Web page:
The numbers are in and if one thing can be said about Euroleague 2009-10 this early on, it’s that this association is hardly free of the specter of economic woes. After Partizan and Alba Berlin set attendance records in 2008-09, this season has heretofore seen a most remarkable downturn in paying fandom with Lottomatica Roma and possibly Efes Pilsen appearing to be the only teams with a chance to record decent growth for the season.
Attendance rates for week four games were reported as the following, though perhaps slight adjustment is needed in some cases with regard to actual *people showing up at the arena* (more on this in a moment).
Lietuvos Rytas vs. Partizan: 8500 reported in attendance
Olympiacos vs. Efes Pilsen: 7200
Roma vs. Maccabi: 5745
Orleans vs. Unicaja: 5000
Oldenburg vs. Real: 4104
Prokom vs. Panathinaikos: 4100
Barcelona vs. Asvel: 4021
Cibona vs. Zalgiris: 2500
CSKA vs. Olimpija: 2500
AJ Milano vs. Khimki: 2059
Maroussi – Caja Laboral: 2050
Fenerbahce vs. Siena: 1000
While most of these numbers seem legit, empirical evidence questions some of the figures reported this season. BC Maroussi reported attendance of 1,650 and 1,700 for its games against CSKA Moscow and Roma (representing capacity of 8.73% and 9% in its venue seating 18,900), though many observers have stated fewer than 1,000 went to these games. For just a small taste of this debate, the argument at Interbasket’s forums may be visited (and/or fueled) here.
With the actual basis for counting “attendance” not set in stone, though, one does have to wonder. Having watched week four’s Cibona-Zalgiris, wellllllllllllllll, i suppose you could imagine 2,500 people were there, or that lots (lots!) of folks showed up to catch the first half of the third quarter.
And even if the Roma-Maccabi game sold 5,700-plus tickets while the venue has been a relative success in Euroleague in drawing fans, the depressing 42% average capacity would seem to dwarf the home-crowd impact in such a massive venue.
In terms of sheer capacity rates, the numbers are as follows. Number in parentheses indicates average attendance; an asterisk denotes just one game played at the given home stadium.
1. Maccabi Tel Aviv, 100% (11,000)
2. Baskonia, 96.97% (9,600)*
3. Zalgiris Kaunas, 95% (4,750)
4. Asvel Basket, 94.93% (5,357)
5. Olimpija, 87.5% (5,250)
6. Partizan Belgrade, 80.08% (5,605)
7. Unicaja, 80% (8,400)
8. Khimki Moscow, 75.10% (3,950)
9. Entente Orleanaise, 73.38% (5,064)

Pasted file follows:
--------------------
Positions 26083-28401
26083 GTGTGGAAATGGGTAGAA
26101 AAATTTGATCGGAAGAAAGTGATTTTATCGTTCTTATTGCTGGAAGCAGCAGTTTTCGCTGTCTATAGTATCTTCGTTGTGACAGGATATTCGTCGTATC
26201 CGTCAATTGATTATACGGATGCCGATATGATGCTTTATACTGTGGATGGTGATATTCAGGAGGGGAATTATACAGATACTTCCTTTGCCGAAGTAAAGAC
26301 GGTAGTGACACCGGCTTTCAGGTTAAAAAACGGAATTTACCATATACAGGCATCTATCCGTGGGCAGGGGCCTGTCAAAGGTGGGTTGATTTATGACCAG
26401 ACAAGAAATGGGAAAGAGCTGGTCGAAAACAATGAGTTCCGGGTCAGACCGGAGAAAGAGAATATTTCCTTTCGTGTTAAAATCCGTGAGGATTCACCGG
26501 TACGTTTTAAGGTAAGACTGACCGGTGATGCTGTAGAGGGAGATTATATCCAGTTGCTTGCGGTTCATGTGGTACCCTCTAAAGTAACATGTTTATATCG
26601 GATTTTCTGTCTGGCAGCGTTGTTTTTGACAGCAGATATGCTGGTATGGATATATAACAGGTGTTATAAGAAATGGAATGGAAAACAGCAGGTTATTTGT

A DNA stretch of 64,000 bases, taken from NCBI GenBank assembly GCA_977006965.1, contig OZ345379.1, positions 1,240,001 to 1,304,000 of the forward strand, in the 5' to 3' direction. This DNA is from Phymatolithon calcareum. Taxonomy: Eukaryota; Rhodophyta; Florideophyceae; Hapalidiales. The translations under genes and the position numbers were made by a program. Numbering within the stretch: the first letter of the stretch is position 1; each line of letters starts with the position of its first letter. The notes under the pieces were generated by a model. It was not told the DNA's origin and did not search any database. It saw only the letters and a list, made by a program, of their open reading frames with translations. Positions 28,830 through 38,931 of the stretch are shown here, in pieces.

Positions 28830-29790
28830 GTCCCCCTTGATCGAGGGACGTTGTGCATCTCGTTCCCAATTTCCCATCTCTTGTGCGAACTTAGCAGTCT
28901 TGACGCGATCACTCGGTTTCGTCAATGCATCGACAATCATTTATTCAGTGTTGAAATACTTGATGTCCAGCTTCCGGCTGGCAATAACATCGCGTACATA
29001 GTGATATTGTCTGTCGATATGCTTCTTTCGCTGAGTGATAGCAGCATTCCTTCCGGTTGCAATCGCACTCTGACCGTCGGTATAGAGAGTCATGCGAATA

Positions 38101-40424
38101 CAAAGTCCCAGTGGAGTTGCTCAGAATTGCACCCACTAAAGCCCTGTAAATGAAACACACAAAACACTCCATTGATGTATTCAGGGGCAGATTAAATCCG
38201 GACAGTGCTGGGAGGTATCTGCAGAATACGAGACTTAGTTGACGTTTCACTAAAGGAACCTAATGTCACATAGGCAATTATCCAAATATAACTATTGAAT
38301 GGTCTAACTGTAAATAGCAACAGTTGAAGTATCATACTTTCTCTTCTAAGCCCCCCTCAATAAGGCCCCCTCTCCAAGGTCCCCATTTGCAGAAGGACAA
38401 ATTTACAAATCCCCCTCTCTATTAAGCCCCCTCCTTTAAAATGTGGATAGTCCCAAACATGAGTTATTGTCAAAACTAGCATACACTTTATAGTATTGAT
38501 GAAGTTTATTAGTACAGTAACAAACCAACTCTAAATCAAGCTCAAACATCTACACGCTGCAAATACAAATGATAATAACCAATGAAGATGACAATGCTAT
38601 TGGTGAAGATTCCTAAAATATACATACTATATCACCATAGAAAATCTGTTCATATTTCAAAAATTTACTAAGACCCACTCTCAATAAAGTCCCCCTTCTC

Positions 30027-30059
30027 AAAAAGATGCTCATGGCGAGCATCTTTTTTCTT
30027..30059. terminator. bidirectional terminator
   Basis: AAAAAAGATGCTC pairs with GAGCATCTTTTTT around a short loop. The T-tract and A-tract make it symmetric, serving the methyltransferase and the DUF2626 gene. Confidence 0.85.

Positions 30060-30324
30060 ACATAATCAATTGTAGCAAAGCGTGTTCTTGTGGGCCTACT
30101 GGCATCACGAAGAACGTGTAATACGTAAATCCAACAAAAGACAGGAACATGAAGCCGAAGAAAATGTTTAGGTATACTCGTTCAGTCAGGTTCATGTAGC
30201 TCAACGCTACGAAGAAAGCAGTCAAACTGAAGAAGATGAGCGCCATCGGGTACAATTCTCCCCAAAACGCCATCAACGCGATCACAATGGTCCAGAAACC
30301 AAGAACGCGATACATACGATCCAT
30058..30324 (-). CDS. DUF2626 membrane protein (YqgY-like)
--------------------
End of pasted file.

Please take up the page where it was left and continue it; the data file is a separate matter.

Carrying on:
10. Lietuvos Rytas, 70.45% (7,750)
11. EWE Baskets Oldenburg, 69.09% (3,489)
12. Montepaschi Siena, 69.64% (4,892)*
13. Asseco Prokom, 64.87% (3,567)
14. Efes Pilsen, 64% (8,000)*
15. Cibona Zagreb, 62.04% (3,350)
16. Real Madrid, 61% (9,150)
17. Panathinaikos, 52.91% (10,000)*
18. FC Barcelona, 51.88% (4,280)
19. CSKA Moscow, 45.45% (2,500)
20. Lottomatica Roma, 42.05% (4,710)
21. Olympiacos, 41.75% (6,200)
22. AJ Milano, 14.83% (1,780)
23. Maroussi BC, 9.52% (1,800)
24. Fenerbahce Ülker, 8% (1,000)
Of the repeat Euroleague contenders, the percentage change in attendance looks like the following:
1. Efes Pilsen +73.91%
2. Lottomatica Roma +24.36%
3. Olimpija +20.97%
4. Asseco Prokom +16.97%
5. Real Madrid +8.45%
6. Baskonia +6.84%
7. Montepaschi Siena +3.32%
8. Maccabi Tel Aviv +0.58%
9. Panathinaikos -2.08%
10. Zalgiris Kaunas -2.7%
11. Unicaja -5.54%
12. FC Barcelona -17.31%
13. Olympiacos -19.90%
14. Cibona Zagreb -32.66%
15. CSKA Moscow -34.64%
16. Partizan Belgrade -34.95%
17. AJ Milano -41.66%
18. Fenerbahce Ulker -76.94%
Perhaps when considered in this light, the overall attendance dropoff – currently at 6.28% — isn’t quite so generally disastrous and a few reasons might be attributed to problems at the bottom 10 listed above. Poor play might be keeping the relatively cash-strapped at home (looking in the direction of Milano and Zagreb here) in some cases, whilst surely some juggernauts (Barcelona, Olympiacos) will see better numbers as Euroleague play heads down the stretch.
There may even be a positive spin on this in the short term: After all, when the Asvels and Orleanaises are drawing twice as many as, say, CSKA Moscow, won’t the playing field be leveled somewhat in favor of the smaller-market teams? And won’t the Italian teams dreading next year’s cutback in non-European players have their woes eased in the knowledge that fellow suffering Euroleague teams (and even Serie A squads) might be less willing to plunk down euros for top-drawer American talent?
In the immediate-term future, however, certainly much hand-wringing is going on in front offices all over Europe right about now. We fans can settle back to ponder a couple of philosophical questions: 1. Does this mean Euroleague tickets might actually drop in price? and 2. If a team competes for the Euroleague championship and no one is there to see it, does it make a sound?